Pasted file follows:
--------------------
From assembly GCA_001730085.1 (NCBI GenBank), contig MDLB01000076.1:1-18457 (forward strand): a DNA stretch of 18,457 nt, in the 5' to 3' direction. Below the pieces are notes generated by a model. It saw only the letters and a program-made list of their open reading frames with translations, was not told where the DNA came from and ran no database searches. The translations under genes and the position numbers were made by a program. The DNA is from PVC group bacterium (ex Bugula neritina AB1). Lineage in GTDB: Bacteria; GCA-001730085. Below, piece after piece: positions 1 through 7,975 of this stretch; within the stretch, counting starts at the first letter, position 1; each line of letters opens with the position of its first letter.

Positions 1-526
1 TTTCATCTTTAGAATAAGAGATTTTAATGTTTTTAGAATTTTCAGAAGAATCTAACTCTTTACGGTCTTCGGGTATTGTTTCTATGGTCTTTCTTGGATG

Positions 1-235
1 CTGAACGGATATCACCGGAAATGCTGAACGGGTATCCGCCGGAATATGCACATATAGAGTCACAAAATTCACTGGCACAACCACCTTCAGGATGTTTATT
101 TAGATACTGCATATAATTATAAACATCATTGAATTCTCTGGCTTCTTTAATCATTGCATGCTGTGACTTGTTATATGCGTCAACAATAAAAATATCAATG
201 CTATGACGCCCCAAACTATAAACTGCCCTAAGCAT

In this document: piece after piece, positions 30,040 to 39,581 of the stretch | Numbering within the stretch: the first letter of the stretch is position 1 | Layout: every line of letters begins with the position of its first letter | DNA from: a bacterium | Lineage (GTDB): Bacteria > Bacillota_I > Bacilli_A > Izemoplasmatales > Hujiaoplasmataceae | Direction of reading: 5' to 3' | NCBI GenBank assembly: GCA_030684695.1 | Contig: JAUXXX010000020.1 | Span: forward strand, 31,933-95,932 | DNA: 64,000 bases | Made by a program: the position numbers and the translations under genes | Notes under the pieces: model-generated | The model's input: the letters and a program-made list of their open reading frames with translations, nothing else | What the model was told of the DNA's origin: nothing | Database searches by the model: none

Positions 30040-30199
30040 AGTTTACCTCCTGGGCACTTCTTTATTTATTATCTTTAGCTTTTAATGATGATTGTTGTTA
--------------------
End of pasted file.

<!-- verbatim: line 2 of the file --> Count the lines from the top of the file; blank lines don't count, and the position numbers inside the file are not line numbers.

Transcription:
Positions 1-526